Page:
Reviewed by Johnny Butane
Written by Graham Masterton
Published by Leisure Books
I knew my ration of good luck had to be getting low. I had read too many good (and some great) Leisure novels in a row; I was due for something bad. I thought I was clear for at least another month when I saw that Graham Masterton (author of The Manitou and many, many other books) was among this month’s selections, but boy, was I wrong.
It’s not necessarily that Night Wars is a bad story; in fact the ideas within are pretty interesting when taken out of context, but the way it’s presented and the characters used to tell it make it groan-worthy throughout. It’s one of those books where I actually had to stop reading towards the end and shake my head in disbelief because of what had just happened. It takes a lot for a story to do that to me, let me tell ya.
All right, so what’s Night Wars about? Try and stay with me here; it’s a bit hard to condense in a few paragraphs. In the great state of Louisiana babies are being born without the ability to dream. As soon as they’re out of their mothers’ wombs, they are screaming as if terrified of everything, and absolutely nothing can stop them except death.
Five people, unknown to one another save for a pair of brothers, are chosen by the forces of the being who really created the world, which some would call God, to fight as Night Warriors in the land of dreams. For you see, that’s where the villanous Winterwent and High Horse are scheming, attempting to steal the first dream of newborn babies, and so far, only managing to prevent them from dreaming at all.
Why would they do this? Well, as the Night Warriors are told, babies are born with the knowledge of how absolutely everything works, how and why the universe was created, what we’re all here for, and, most important to the bad guys, how it can all be disassembled. They want a return to chaos for reasons that are never entirely clear, other than that they’re naughty and like to do naughty things. As soon as a baby has its first dream, all the information is gone and it starts the world fresh. If the big bads get their hands on the dream, they can tear apart the universe from the ground up.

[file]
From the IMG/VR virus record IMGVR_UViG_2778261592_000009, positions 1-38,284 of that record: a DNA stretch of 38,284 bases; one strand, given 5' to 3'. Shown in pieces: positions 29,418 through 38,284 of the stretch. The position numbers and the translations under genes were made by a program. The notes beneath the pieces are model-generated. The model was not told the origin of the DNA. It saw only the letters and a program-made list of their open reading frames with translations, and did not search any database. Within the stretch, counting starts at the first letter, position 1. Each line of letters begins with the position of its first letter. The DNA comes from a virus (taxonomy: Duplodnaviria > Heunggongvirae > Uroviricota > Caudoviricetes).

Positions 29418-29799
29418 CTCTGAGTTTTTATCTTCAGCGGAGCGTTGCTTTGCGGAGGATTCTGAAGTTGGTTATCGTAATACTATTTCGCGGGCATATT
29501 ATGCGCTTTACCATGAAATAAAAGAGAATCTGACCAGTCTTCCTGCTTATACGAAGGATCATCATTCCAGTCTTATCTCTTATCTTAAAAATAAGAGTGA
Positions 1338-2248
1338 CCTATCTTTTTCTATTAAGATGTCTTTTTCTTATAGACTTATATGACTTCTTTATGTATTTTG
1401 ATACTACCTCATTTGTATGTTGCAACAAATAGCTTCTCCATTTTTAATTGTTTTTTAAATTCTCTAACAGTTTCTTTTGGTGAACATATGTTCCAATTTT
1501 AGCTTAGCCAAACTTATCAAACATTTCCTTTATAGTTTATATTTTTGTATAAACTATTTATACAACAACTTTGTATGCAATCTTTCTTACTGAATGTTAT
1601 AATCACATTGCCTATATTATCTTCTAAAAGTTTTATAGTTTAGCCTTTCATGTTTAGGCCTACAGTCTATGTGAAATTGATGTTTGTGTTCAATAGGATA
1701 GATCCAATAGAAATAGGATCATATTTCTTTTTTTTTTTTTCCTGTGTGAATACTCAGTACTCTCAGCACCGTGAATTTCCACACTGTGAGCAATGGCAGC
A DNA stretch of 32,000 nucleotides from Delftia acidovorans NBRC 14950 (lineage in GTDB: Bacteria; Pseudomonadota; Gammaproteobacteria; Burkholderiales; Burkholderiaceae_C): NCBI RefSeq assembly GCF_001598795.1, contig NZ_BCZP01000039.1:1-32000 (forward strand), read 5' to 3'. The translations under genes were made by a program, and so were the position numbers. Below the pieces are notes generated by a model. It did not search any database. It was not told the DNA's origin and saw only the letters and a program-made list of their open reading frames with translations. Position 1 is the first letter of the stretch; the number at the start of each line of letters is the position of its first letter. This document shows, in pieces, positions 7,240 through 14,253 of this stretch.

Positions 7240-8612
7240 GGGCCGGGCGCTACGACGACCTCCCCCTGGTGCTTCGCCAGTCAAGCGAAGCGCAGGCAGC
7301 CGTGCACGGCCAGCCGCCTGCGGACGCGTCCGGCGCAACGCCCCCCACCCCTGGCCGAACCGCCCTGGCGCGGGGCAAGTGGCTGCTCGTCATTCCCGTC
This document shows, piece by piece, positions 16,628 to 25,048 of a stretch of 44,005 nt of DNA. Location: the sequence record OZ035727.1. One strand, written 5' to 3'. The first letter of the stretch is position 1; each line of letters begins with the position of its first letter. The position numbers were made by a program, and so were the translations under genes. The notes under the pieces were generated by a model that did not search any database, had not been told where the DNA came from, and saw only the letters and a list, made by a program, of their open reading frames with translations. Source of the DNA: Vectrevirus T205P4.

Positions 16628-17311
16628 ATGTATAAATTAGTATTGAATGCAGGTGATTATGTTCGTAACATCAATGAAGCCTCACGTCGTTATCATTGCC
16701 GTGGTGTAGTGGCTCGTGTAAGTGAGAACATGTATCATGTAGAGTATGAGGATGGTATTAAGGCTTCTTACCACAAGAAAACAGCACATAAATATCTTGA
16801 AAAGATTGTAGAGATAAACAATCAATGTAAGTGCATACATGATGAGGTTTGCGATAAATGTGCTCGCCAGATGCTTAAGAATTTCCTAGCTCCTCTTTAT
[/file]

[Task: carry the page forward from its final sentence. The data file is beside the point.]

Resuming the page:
All right, so these Night Warrriors are just regular guys and gals like you or me in the daytime, but in the land of dreams, they are told, they become mighty warriors with ridiculous names. That’s not how it’s described, but it’s simpler to explain it that way. One of them is a weapons expert, one of them is able to create men and beasts out of thin air, another knows how everything works … basically they all have incredible skills in the world of dreams that will help them fight evil. Know how I know that? Because they talk about it over and over and over and over and over again.
Which brings us to the first issue with Night Wars: It’s ridiculously repetitive. Characters repeat the same information to one another over and over again ad nasaeum, I would assume so Masterton can make sure that his readers don’t have a single confusion as to what’s gong on. I hadn’t recalled when I was reading it, but the exact same issue is what dragged down his last Leisure book, Manitou Blood, to the point that I was terribly bored by about the halfway mark.
The other issue ties in with the first, and both exacerbate one another. Though the fate of the very universe is in their hands, though they’re being pursued by otherworldly creatures who feed off the suffering of humans, our gang never misses an opportunity to stand around and talk. For a long, long time. And generally it’s about shit we already know from what went on before, or it’s information that we really don’t need to know but apparently Masterton thought he was so crafty coming up with that he had to make sure it was drilled into our heads. You know when you hear the same word over and over again and it loses all meaning? The same thing can happen when you read it over and over again, only in this case it lost all of its menace; specifically the name Winterwent, which I believe some sort of record was set for the amount of times it was used in the span of a few pages.
I could go on and on as well, but then I’d feel I was catching whatever kind of literary diarrhea Masterton apparently suffers from of late, so I will just stop and reiterate that, aside from some interesting ideas as to where we come from and the true significance of dreams, Night Wars is a dull and frustrating book.
1 out of 5
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